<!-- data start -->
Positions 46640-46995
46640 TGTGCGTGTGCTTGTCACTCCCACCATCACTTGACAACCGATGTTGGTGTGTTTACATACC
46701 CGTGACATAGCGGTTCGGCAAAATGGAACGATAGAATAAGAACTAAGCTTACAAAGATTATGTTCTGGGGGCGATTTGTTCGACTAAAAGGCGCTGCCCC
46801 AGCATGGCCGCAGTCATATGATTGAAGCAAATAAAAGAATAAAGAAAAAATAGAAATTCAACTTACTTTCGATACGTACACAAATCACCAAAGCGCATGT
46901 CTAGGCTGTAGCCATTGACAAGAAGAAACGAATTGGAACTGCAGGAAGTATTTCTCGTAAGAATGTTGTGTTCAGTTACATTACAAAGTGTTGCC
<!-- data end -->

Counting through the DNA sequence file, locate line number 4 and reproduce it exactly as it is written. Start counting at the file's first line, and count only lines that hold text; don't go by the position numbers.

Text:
46801 AGCATGGCCGCAGTCATATGATTGAAGCAAATAAAAGAATAAAGAAAAAATAGAAATTCAACTTACTTTCGATACGTACACAAATCACCAAAGCGCATGT